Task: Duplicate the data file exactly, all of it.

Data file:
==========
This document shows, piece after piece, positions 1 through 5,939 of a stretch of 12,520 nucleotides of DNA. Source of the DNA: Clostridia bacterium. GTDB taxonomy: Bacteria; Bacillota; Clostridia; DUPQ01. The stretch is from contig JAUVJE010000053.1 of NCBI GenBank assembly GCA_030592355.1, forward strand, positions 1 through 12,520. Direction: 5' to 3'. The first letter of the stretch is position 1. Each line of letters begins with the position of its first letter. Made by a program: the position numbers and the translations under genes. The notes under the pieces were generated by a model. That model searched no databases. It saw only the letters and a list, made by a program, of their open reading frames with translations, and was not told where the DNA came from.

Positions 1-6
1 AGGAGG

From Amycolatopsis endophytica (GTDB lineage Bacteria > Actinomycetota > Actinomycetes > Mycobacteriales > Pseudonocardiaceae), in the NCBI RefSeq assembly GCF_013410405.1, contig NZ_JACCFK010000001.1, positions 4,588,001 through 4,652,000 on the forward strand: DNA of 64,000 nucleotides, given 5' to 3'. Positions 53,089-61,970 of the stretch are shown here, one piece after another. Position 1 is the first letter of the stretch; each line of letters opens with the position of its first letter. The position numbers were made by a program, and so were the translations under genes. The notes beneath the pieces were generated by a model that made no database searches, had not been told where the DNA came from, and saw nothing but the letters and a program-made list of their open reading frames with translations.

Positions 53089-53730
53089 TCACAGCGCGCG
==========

This document shows, piece after piece, positions 1 through 5,939 of a stretch of 12,520 nucleotides of DNA. Source of the DNA: Clostridia bacterium. GTDB taxonomy: Bacteria; Bacillota; Clostridia; DUPQ01. The stretch is from contig JAUVJE010000053.1 of NCBI GenBank assembly GCA_030592355.1, forward strand, positions 1 through 12,520. Direction: 5' to 3'. The first letter of the stretch is position 1. Each line of letters begins with the position of its first letter. Made by a program: the position numbers and the translations under genes. The notes under the pieces were generated by a model. That model searched no databases. It saw only the letters and a list, made by a program, of their open reading frames with translations, and was not told where the DNA came from.

Positions 1-6
1 AGGAGG

From Amycolatopsis endophytica (GTDB lineage Bacteria > Actinomycetota > Actinomycetes > Mycobacteriales > Pseudonocardiaceae), in the NCBI RefSeq assembly GCF_013410405.1, contig NZ_JACCFK010000001.1, positions 4,588,001 through 4,652,000 on the forward strand: DNA of 64,000 nucleotides, given 5' to 3'. Positions 53,089-61,970 of the stretch are shown here, one piece after another. Position 1 is the first letter of the stretch; each line of letters opens with the position of its first letter. The position numbers were made by a program, and so were the translations under genes. The notes beneath the pieces were generated by a model that made no database searches, had not been told where the DNA came from, and saw nothing but the letters and a program-made list of their open reading frames with translations.

Positions 53089-53730
53089 TCACAGCGCGCG